We know it was a lynching and wanted to directly share the words of one of our correspondences.

I Can’t Breathe by Kevin Rashid Johnson
We Can’t Breathe: On the Lynching of George Floyd. by Kevin Rashid Johnson:

On May 24, 2020, a crowd of onlookers witnessed the slow death by asphyxiation of a handcuffed Black man in Minneapolis.

This was a public lynching.

Only, unlike in times past, this crowd didn’t cheer but instead pleaded over and over for the cop who murdered George Floyd, to let him breathe; to take his knee off his neck and let him up. Several times onlookers tried to physically intervene, only to be themselves threatened with pig violence.

Also, unlike days of old, this murder was filmed for the world to also witness. And Minneapolis exploded! Thousands poured into the streets in protest.

Until just a few years ago, the world and Amerika at large denied that Black and Brown people in Amerika were routinely murdered by the cops.

The advent of cellphone technology and social media enabled everyday people to force a world in denial to bear witness to the reality of our lives under racist imperialist occupation.

Proportionally, more of us are murdered today by cops than were killed by lynch mobs during the Jim Crow era. And just like during Jim Crow, our killers are protected by a system that closes ranks to villainize the victims and portray our abusers as well-intended arbiters of justice. They’ve even crafted language to recast these killings as benign and something other than murder. Instead of calling it what it is, they’ve coined the euphemism, “police-involved shootings.”

What they are is a continuation of lynching. The cops have always participated in this sort of violence. They’ve never been a source of service or protection in our communities.

Black and brown people have always been corralled into marginalized spaces of Amerikan society where we’ve lived a suffocated existence. We were suffocated to death by everyday Amerikans at the instigation and participation of their elites, political leaders, and often the cops when we were hung from trees.

The lynching by suffocation of George Floyd, like that of Eric Garner in 2014, as they protested over and over “I can’t breathe!”, is but a continuation of the same in a racist capitalist society that must be fundamentally overturned. We’ll never be able to breathe free until it is!

Dare to Struggle Dare to Win!
All Power to the People!

-Kevin Rashid Johnson, MOD New Afrikan Black Panther Party

In 1918 and 2020, Race Colors Amerika’s Response to Epidemics

In 1918 and 2020, Race Colors America’s Response to Epidemics
In 1918 and 2020, Race Colors America’s Response to Epidemics

A century ago, In cities across the nation, black people struck by the flu were often left to fend for themselves.

“In Baltimore, white sanitation department employees refused to dig graves for black flu victims.”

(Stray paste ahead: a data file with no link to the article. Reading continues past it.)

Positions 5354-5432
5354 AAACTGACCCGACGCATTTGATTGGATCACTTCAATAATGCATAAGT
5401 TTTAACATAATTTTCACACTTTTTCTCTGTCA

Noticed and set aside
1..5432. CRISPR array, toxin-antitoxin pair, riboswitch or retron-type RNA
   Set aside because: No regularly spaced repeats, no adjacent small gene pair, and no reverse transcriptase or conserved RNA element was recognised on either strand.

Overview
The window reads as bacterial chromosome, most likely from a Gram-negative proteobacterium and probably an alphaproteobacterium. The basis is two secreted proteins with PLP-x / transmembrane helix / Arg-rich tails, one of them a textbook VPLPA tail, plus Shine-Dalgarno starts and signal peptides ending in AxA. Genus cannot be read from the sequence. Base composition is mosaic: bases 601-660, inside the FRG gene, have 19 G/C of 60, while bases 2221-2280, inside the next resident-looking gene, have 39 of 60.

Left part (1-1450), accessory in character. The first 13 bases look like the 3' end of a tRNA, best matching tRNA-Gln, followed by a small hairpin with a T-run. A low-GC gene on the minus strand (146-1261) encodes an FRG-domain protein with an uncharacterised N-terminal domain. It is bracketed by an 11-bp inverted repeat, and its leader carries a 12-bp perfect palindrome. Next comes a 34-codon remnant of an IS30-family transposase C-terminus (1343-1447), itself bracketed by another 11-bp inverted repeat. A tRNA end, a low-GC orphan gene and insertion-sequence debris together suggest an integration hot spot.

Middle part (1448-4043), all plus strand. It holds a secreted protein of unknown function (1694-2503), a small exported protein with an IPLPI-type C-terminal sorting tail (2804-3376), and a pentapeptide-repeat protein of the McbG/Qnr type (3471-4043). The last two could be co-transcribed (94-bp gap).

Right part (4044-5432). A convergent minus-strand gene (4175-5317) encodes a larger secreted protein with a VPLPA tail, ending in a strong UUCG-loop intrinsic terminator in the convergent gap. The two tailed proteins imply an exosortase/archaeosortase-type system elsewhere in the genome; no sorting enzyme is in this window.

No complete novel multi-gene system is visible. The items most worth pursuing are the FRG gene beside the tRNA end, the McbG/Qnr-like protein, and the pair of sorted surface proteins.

In American epidemics, race is a preexisting condition.

Whether it’s the influenza pandemic of 1918 or COVID-19 over a century later, race and ethnicity have been, and continue to be, enormous factors in determining whether people will receive medical attention when they become ill, and the sort of attention they will receive.

In “The 1919 Influenza Blues,” Essie Jenkins documented the toll the flu took on the country, noting that viruses don’t discriminate when it comes to their victims. She sang:

“People died everywhere
death went creepin’ through the air
and the groans of the rich
sure were sad

But it was God’s own mighty plan
He’s judging this old land
North and South, East and West
can be seen

He killed rich and poor
and he’s going to
kill some more …”

According to the Centers for Disease Control and Prevention estimates, the 1918 flu infected 500 million people worldwide and resulted in 50 million deaths around the globe, 675,000 of which were American. But while viruses don’t discriminate, people do. In cities across the nation, black people struck by the flu were often left to fend for themselves. They received substandard care in segregated hospitals, where they could be relegated to close quarters in basements, or they were only allowed admittance to black-only hospitals. Even in death, black bodies were neglected by white public infrastructure. In Baltimore that year, white sanitation department employees refused to dig graves for black flu victims after the city’s only black cemetery, Mount Auburn, could not accommodate any more graves.

“The mayor then had to appeal to the War Department, which is now called the Defense Department,” said Marian Moser Jones, a social historian and ethicist of public health at the University of Maryland. “The War Department sent 342 black soldiers, black American soldiers to do the task, which is very much in keeping with the way black soldiers were treated by the Army in the war. They were detailed to the worst duties, the most grueling labor details were the ones who were most often sent out to clean out the trenches after a battle and even exhume and rebury dead soldiers’ remains.

“It’s sort of a continuity from the war. The resources that were there, that were limited, the resources to address African American health and even death were overwhelmed in cities like Baltimore.”

“While viruses don’t discriminate, people do.”